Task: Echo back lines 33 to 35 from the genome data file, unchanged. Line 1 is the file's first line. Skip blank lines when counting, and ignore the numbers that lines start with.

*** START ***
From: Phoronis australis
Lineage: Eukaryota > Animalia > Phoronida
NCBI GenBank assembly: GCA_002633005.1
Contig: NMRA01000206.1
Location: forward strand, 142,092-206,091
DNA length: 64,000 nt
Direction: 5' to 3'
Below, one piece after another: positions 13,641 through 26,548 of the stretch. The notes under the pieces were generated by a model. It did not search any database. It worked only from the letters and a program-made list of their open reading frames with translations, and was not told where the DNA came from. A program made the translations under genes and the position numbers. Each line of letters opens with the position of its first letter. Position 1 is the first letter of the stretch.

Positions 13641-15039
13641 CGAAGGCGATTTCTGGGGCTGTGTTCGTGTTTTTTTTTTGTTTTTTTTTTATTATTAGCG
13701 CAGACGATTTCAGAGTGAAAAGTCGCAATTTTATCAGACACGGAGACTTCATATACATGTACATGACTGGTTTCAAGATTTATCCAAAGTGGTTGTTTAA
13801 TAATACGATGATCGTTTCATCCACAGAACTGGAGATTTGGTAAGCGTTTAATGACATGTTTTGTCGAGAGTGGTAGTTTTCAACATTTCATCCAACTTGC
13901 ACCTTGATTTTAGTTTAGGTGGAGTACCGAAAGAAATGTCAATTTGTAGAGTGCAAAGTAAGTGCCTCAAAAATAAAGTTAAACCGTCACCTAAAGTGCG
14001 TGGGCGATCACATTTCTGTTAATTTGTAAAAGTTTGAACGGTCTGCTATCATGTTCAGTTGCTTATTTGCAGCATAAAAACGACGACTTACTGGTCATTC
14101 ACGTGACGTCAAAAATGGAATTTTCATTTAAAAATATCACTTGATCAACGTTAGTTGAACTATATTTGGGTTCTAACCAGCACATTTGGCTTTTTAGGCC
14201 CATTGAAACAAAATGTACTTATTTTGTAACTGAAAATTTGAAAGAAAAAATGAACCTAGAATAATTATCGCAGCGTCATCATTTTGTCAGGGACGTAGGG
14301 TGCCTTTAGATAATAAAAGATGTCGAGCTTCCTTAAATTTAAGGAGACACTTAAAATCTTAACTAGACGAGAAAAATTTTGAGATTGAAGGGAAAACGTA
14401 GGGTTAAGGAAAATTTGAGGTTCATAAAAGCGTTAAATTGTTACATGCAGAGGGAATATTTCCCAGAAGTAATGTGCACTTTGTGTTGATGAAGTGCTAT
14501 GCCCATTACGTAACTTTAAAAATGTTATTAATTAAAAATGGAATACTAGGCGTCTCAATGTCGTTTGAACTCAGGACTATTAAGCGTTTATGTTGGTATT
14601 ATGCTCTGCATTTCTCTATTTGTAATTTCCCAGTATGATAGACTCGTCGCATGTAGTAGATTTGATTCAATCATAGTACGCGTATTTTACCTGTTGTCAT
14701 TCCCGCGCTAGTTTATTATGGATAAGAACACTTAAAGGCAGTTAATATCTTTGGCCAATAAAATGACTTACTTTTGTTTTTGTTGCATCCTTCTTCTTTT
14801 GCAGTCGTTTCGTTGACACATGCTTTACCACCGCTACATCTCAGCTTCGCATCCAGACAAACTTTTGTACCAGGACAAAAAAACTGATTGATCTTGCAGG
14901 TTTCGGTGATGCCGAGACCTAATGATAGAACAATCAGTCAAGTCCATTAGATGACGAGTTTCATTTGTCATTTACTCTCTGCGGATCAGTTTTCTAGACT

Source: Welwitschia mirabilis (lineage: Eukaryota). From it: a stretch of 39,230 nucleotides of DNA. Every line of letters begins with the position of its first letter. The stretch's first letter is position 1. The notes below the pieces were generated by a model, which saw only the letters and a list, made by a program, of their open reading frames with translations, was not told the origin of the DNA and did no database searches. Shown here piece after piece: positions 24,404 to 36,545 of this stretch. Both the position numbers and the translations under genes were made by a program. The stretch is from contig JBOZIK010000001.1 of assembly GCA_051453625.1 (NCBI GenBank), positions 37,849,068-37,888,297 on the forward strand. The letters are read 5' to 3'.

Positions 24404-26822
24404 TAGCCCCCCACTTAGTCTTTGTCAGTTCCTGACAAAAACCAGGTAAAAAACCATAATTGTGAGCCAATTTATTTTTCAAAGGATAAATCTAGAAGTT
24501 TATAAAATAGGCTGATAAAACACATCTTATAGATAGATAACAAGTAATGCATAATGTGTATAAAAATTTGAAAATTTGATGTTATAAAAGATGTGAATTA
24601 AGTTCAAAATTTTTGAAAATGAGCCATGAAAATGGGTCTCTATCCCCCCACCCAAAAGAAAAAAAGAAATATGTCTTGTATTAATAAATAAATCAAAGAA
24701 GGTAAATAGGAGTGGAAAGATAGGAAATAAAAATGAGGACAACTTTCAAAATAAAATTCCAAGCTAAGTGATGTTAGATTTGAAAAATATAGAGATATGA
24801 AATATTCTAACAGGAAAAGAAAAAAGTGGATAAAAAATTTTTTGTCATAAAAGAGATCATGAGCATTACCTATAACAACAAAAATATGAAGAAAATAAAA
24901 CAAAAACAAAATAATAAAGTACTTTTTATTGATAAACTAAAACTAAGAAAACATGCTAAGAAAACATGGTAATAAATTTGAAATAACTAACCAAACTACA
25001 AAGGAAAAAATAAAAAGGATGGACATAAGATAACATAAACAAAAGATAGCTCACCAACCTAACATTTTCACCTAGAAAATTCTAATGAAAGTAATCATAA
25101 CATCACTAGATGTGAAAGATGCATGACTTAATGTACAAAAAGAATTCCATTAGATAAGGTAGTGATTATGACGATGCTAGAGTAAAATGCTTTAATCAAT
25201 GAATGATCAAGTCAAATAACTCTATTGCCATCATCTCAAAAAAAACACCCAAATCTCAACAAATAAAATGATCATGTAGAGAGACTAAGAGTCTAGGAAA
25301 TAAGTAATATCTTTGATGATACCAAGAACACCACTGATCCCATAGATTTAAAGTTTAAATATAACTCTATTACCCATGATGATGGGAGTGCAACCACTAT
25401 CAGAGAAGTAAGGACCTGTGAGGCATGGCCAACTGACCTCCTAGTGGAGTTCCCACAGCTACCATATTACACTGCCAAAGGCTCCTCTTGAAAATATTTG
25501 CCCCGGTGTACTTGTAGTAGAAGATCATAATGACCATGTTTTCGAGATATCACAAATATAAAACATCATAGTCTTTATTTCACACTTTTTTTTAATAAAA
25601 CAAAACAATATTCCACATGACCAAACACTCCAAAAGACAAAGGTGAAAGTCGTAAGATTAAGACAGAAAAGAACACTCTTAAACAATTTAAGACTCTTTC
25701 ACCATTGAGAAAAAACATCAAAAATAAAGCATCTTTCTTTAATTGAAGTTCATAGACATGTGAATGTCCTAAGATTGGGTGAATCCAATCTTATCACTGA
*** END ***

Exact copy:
25101 CATCACTAGATGTGAAAGATGCATGACTTAATGTACAAAAAGAATTCCATTAGATAAGGTAGTGATTATGACGATGCTAGAGTAAAATGCTTTAATCAAT
25201 GAATGATCAAGTCAAATAACTCTATTGCCATCATCTCAAAAAAAACACCCAAATCTCAACAAATAAAATGATCATGTAGAGAGACTAAGAGTCTAGGAAA
25301 TAAGTAATATCTTTGATGATACCAAGAACACCACTGATCCCATAGATTTAAAGTTTAAATATAACTCTATTACCCATGATGATGGGAGTGCAACCACTAT